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Math Help - Limit of a sequence

  1. #1
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    Limit of a sequence

    Hi everyone,

    Prove the following:
     \lim_{n \to \infty} (n+2)^2 sin(\frac{1}{n}) = \infty

    I must show that for each M>0 we can find N such that (n+2)^2 sin(\frac{1}{n})> M for every n>N.

    Thing is that I can't figure out how to "get rid of" sin(\frac{1}{n}). Is sin(\frac{1}{n}) bigger than anything for every n?
    Thanks!
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  2. #2
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    Re: Limit of a sequence

    For small x, sinx is approximately equal to x. So as n increases sin(1/n) is approximately equal to 1/n
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  3. #3
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    Re: Limit of a sequence

    True, |sin(\frac{1}{n})|<|\frac{1}{n}| but this doesn't really help me. I need to get rid of sin(\frac{1}{n}) by showing that it's bigger than something else, not smaller, no?
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  4. #4
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    Re: Limit of a sequence

    I was thinking of replacing sin(1/n) by 1/n and then the limit is clearly infinite, but I suspect that may not do as a solution.
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  5. #5
    Junior Member ignite's Avatar
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    Re: Limit of a sequence

    Yes you can approximate sin(\frac{1}{n}) by \frac{1}{n} as n tends to infinity.There is nothing wrong in that.
    As an example to enlighten you,even (n+2)^2 can be approximated by n^2 as n tends to infinity.
    Last edited by ignite; April 29th 2012 at 05:01 AM.
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  6. #6
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    Re: Limit of a sequence

    Yes but how does that help me? I need to prove the limit by definition.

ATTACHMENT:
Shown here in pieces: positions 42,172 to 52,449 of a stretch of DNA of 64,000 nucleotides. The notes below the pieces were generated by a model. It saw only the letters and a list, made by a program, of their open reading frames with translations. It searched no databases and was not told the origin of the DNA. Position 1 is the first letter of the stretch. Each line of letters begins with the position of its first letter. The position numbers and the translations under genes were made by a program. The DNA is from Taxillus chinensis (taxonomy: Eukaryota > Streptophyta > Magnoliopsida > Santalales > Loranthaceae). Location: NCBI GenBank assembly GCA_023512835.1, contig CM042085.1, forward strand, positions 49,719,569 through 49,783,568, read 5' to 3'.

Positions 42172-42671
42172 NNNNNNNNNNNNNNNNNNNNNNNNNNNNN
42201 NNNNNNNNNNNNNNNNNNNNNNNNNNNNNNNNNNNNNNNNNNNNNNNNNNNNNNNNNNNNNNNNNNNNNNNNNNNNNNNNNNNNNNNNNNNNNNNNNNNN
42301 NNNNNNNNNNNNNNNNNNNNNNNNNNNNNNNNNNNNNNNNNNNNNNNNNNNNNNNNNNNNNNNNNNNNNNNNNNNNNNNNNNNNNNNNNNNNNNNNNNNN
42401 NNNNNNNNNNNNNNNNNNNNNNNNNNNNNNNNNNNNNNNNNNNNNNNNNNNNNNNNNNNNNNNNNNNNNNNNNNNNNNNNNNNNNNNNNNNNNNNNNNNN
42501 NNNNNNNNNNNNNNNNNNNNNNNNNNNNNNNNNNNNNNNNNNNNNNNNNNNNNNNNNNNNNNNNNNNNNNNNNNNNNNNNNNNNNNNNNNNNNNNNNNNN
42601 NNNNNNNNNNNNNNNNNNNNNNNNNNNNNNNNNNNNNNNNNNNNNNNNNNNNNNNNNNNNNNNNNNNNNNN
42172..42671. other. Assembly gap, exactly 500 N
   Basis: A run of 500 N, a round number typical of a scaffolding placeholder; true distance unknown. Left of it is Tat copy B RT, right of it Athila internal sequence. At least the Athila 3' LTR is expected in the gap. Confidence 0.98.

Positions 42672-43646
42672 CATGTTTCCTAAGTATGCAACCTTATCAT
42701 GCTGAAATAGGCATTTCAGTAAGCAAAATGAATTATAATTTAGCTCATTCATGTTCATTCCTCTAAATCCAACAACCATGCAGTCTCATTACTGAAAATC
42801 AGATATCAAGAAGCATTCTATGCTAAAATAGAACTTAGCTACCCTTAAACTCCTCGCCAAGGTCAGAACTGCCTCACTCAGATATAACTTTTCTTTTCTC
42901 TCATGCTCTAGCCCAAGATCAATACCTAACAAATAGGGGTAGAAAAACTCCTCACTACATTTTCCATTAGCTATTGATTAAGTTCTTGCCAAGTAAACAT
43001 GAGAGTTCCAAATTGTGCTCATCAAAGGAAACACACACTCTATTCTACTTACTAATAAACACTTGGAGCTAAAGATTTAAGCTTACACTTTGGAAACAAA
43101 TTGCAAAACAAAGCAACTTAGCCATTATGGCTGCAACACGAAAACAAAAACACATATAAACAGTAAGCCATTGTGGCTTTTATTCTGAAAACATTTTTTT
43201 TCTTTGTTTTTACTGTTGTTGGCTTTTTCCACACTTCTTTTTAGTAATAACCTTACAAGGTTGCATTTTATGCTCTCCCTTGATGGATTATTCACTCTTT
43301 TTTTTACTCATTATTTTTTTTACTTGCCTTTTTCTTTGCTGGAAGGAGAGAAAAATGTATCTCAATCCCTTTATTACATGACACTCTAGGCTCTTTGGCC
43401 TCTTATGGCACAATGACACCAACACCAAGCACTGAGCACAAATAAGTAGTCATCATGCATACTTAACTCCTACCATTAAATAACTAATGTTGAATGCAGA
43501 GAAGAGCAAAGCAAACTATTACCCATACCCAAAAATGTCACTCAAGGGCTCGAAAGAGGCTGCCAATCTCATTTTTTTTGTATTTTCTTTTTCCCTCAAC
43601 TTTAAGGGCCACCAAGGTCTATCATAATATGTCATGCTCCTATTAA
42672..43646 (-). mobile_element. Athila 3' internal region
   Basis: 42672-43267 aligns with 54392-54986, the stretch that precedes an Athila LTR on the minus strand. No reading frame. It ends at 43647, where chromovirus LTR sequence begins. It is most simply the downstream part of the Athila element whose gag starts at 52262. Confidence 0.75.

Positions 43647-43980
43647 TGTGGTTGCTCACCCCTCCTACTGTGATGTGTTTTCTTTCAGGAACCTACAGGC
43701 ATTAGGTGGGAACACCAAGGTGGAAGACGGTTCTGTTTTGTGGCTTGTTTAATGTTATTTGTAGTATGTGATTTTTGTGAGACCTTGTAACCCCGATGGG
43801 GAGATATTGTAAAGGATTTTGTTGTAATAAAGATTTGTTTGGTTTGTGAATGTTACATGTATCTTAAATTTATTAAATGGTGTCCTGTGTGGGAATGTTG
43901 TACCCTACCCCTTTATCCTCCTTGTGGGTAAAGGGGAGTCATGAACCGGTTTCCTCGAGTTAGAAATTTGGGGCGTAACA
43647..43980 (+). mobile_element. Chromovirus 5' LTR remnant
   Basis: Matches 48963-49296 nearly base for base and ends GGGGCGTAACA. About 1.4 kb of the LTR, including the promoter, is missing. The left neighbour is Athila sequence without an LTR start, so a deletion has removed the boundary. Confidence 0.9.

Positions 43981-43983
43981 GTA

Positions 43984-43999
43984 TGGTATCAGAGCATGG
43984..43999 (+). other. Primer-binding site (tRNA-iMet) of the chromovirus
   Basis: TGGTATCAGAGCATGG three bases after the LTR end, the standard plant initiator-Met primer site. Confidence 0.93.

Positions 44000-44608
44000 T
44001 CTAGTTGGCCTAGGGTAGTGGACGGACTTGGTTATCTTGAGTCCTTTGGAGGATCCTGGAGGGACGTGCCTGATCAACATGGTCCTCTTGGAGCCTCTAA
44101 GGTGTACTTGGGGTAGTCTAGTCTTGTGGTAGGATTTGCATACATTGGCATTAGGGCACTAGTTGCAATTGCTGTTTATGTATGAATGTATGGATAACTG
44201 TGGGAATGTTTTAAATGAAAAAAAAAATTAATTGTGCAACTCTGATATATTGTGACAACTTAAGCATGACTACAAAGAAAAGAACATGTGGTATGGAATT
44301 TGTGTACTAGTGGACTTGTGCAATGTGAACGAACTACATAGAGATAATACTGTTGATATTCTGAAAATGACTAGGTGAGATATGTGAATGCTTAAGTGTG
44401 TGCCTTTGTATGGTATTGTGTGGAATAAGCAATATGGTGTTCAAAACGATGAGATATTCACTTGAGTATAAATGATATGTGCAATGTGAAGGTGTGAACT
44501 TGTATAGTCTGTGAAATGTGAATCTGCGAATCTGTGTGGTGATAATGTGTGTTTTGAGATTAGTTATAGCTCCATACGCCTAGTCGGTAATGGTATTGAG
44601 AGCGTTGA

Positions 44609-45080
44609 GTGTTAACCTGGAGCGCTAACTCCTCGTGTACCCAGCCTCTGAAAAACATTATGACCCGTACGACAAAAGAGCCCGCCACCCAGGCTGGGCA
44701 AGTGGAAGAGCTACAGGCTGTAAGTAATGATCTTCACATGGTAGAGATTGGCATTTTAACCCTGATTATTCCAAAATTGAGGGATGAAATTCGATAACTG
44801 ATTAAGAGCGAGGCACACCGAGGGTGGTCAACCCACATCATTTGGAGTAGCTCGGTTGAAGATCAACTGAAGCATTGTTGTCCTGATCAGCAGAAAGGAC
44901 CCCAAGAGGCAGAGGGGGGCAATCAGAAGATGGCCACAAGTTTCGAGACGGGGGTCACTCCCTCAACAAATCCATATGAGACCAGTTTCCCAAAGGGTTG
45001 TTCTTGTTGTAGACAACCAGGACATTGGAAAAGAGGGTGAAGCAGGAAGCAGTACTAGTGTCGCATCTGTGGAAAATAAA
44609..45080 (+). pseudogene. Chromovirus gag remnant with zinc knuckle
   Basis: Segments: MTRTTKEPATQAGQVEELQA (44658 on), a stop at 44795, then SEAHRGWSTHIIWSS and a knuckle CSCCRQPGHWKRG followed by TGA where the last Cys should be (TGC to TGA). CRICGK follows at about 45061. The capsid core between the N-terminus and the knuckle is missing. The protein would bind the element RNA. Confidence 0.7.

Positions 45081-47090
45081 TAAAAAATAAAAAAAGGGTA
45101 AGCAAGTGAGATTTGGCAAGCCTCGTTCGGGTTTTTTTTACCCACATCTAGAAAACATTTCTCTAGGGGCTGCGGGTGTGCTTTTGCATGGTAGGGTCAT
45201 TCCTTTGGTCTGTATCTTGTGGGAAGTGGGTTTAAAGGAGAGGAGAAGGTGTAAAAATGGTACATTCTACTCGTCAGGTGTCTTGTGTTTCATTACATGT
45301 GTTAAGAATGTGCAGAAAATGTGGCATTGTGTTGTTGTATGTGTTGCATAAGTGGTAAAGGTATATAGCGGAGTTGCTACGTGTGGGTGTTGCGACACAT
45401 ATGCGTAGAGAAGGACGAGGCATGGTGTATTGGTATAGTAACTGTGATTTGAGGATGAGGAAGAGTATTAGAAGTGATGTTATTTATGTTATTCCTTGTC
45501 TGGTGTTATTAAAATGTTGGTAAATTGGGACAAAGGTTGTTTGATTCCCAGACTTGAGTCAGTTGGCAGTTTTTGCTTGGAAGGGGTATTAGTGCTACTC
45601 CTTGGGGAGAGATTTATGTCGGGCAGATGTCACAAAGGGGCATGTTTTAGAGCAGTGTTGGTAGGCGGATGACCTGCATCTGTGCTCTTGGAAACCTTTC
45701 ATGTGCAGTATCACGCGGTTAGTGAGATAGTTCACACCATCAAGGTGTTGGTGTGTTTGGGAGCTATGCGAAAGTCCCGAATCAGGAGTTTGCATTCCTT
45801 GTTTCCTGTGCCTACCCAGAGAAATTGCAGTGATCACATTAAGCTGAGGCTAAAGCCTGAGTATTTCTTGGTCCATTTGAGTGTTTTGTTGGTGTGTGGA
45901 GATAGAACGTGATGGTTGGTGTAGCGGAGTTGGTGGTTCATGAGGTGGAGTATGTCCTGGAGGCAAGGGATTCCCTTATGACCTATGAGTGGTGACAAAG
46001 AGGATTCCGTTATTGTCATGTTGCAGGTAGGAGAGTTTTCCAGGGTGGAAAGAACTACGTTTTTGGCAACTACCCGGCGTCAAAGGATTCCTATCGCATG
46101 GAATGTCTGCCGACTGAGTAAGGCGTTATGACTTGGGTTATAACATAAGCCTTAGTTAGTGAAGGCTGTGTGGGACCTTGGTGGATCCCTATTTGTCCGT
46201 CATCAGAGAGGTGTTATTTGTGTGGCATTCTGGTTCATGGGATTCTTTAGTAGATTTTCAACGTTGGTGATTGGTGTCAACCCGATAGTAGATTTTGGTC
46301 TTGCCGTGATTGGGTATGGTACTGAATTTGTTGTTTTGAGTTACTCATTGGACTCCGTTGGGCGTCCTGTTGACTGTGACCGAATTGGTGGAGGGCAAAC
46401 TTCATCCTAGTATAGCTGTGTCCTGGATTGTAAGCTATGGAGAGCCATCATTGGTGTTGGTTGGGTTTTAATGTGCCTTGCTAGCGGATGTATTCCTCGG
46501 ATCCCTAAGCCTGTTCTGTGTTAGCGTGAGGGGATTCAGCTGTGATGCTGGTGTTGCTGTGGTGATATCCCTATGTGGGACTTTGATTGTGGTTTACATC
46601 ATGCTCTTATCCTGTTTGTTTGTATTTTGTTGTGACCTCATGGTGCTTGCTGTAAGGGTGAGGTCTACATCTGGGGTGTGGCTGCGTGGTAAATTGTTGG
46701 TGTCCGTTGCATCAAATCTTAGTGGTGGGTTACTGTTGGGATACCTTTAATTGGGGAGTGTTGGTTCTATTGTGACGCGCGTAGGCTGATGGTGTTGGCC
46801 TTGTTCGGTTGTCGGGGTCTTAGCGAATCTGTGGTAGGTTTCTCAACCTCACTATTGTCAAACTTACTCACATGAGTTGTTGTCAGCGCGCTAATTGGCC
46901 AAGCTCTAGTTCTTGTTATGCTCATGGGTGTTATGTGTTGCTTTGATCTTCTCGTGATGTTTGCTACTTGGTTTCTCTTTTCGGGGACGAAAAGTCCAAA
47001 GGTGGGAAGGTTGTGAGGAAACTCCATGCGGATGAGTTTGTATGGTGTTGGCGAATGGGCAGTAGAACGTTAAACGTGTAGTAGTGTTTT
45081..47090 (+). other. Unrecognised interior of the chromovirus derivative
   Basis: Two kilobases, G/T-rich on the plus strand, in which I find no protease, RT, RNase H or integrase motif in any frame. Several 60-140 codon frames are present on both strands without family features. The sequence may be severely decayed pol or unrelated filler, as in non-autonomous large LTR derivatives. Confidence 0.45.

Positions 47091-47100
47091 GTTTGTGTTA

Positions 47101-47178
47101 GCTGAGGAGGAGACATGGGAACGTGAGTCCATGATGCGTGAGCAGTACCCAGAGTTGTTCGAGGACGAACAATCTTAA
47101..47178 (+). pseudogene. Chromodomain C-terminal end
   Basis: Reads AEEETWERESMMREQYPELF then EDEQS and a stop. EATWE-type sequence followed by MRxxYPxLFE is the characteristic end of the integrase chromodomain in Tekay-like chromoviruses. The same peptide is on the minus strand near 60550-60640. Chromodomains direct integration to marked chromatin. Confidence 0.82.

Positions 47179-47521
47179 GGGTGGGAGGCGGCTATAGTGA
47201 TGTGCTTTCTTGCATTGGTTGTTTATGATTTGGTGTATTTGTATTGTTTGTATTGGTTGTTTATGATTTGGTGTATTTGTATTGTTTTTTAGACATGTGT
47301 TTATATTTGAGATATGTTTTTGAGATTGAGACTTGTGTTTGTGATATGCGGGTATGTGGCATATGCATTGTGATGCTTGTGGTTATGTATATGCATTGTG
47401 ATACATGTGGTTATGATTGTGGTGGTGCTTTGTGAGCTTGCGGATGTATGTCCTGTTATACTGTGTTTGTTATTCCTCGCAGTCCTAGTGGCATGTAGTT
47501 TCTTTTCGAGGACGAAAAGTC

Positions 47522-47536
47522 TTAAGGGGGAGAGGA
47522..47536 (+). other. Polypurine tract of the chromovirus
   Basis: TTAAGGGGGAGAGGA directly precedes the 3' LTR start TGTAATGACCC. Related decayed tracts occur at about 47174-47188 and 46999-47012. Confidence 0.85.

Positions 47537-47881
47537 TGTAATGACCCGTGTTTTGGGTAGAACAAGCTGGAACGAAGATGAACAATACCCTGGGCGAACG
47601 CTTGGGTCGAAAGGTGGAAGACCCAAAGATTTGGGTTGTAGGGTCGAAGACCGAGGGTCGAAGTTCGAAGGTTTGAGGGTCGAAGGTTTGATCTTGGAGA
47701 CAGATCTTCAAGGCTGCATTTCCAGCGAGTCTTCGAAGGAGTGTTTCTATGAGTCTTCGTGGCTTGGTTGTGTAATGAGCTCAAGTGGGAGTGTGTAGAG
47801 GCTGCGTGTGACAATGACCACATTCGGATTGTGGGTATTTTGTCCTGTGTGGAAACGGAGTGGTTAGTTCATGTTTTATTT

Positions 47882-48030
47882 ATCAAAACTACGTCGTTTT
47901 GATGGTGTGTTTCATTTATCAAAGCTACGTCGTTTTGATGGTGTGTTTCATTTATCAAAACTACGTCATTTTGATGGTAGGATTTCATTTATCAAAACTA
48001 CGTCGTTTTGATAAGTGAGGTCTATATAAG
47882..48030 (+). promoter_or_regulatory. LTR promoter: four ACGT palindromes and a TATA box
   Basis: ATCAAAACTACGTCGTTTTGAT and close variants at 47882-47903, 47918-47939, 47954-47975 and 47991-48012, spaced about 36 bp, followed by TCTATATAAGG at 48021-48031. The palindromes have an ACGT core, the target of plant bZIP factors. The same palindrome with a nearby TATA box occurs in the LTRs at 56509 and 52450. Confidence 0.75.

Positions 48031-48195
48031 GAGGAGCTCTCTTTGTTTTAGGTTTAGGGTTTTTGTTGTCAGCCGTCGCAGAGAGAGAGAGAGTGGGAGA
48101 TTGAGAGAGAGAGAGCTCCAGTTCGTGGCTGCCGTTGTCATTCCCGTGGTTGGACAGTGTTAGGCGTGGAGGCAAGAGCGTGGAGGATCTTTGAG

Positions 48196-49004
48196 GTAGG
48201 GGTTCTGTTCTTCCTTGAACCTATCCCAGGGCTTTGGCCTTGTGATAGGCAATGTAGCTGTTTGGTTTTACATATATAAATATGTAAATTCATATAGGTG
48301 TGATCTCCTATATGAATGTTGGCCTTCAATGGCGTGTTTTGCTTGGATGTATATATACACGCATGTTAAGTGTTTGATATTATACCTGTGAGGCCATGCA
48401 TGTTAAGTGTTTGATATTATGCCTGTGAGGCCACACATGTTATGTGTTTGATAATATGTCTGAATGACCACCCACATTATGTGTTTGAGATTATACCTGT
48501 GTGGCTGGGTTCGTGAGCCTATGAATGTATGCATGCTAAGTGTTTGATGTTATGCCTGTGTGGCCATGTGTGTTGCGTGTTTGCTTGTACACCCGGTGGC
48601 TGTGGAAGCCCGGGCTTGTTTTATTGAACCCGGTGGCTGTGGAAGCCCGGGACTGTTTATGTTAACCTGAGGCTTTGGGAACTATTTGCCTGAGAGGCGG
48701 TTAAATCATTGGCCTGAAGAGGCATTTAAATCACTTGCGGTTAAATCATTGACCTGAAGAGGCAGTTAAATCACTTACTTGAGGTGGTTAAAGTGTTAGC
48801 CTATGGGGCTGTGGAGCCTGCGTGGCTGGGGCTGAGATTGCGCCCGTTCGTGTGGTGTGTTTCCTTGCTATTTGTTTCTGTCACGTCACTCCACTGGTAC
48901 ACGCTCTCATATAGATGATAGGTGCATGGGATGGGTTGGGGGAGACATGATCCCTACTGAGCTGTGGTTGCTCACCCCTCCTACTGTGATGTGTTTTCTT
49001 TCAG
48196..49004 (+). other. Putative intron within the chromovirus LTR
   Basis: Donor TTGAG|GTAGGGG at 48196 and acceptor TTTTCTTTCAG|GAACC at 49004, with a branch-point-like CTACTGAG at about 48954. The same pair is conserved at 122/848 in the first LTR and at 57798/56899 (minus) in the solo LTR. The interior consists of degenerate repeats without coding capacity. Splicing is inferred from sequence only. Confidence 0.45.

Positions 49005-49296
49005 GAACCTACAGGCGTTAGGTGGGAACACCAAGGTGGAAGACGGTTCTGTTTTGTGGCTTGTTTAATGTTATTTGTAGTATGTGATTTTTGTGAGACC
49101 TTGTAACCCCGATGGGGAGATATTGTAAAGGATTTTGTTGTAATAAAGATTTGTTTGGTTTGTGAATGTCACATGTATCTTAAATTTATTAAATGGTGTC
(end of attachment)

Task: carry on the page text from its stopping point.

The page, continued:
For example, I can do this:

    (n+2)^2sin(\frac{1}{n}) > n^2sin(\frac{1}{n}) > nsin(\frac{1}{n}) > ...

    but then what?
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  7. #7
    Junior Member ignite's Avatar
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    Re: Limit of a sequence

    Quote Originally Posted by loui1410 View Post
    Yes but how does that help me? I need to prove the limit by definition.
    For example, I can do this:

    (n+2)^2sin(\frac{1}{n}) > n^2sin(\frac{1}{n}) > nsin(\frac{1}{n}) > ...

    but then what?
    (n+2)^2sin(\frac{1}{n}) > n^2sin(\frac{1}{n}) > n^2(1/n-1/6n^3) = n -1/6n

    Now given any M can you find your N?Think about it.
    Last edited by ignite; April 29th 2012 at 05:15 AM.
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  8. #8
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    Re: Limit of a sequence

    but how did you get to

    ... > n^2sin(\frac{1}{n}) > n^2(\frac{1}{n} - \frac{1}{6n^3}) > ... ?

    This is the move I'm looking for, but why is this true?
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  9. #9
    Junior Member ignite's Avatar
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    Re: Limit of a sequence

    There are many ways to prove it.But simplest is to look at the Taylor series exapansion of sin(x).
    sin(x)=x-x^3/3!+x^5/5!-....
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  10. #10
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    Re: Limit of a sequence

    We haven't learned Taylor series yet so I'm not supposed to use it, there must be another solution that they had in mind. Anyway, I'll ask the teaching assistant tomorrow for guidance and see what happens..
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